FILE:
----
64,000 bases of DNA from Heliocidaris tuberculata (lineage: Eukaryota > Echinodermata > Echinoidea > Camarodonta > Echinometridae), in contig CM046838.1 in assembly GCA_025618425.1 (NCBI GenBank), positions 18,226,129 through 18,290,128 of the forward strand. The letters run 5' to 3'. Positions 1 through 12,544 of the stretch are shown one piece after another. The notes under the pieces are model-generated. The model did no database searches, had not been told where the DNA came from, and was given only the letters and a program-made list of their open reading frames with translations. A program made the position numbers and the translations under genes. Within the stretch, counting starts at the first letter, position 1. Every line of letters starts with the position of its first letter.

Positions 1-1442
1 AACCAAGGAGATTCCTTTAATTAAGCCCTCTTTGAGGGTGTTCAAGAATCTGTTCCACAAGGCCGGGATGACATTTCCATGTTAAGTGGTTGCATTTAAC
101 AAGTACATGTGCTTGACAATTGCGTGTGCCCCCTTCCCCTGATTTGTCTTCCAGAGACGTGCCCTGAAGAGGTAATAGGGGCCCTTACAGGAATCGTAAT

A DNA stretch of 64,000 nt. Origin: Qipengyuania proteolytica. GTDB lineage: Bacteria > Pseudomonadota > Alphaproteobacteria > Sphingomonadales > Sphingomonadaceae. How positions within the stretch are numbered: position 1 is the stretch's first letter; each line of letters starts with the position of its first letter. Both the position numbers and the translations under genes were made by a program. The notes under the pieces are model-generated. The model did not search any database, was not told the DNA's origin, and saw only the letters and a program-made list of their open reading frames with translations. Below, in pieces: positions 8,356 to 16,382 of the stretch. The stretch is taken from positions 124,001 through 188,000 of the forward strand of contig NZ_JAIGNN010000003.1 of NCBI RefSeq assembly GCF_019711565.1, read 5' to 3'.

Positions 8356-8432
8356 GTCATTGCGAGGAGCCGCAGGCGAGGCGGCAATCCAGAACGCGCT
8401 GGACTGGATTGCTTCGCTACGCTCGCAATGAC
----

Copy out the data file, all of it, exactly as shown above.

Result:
64,000 bases of DNA from Heliocidaris tuberculata (lineage: Eukaryota > Echinodermata > Echinoidea > Camarodonta > Echinometridae), in contig CM046838.1 in assembly GCA_025618425.1 (NCBI GenBank), positions 18,226,129 through 18,290,128 of the forward strand. The letters run 5' to 3'. Positions 1 through 12,544 of the stretch are shown one piece after another. The notes under the pieces are model-generated. The model did no database searches, had not been told where the DNA came from, and was given only the letters and a program-made list of their open reading frames with translations. A program made the position numbers and the translations under genes. Within the stretch, counting starts at the first letter, position 1. Every line of letters starts with the position of its first letter.

Positions 1-1442
1 AACCAAGGAGATTCCTTTAATTAAGCCCTCTTTGAGGGTGTTCAAGAATCTGTTCCACAAGGCCGGGATGACATTTCCATGTTAAGTGGTTGCATTTAAC
101 AAGTACATGTGCTTGACAATTGCGTGTGCCCCCTTCCCCTGATTTGTCTTCCAGAGACGTGCCCTGAAGAGGTAATAGGGGCCCTTACAGGAATCGTAAT

A DNA stretch of 64,000 nt. Origin: Qipengyuania proteolytica. GTDB lineage: Bacteria > Pseudomonadota > Alphaproteobacteria > Sphingomonadales > Sphingomonadaceae. How positions within the stretch are numbered: position 1 is the stretch's first letter; each line of letters starts with the position of its first letter. Both the position numbers and the translations under genes were made by a program. The notes under the pieces are model-generated. The model did not search any database, was not told the DNA's origin, and saw only the letters and a program-made list of their open reading frames with translations. Below, in pieces: positions 8,356 to 16,382 of the stretch. The stretch is taken from positions 124,001 through 188,000 of the forward strand of contig NZ_JAIGNN010000003.1 of NCBI RefSeq assembly GCF_019711565.1, read 5' to 3'.

Positions 8356-8432
8356 GTCATTGCGAGGAGCCGCAGGCGAGGCGGCAATCCAGAACGCGCT
8401 GGACTGGATTGCTTCGCTACGCTCGCAATGAC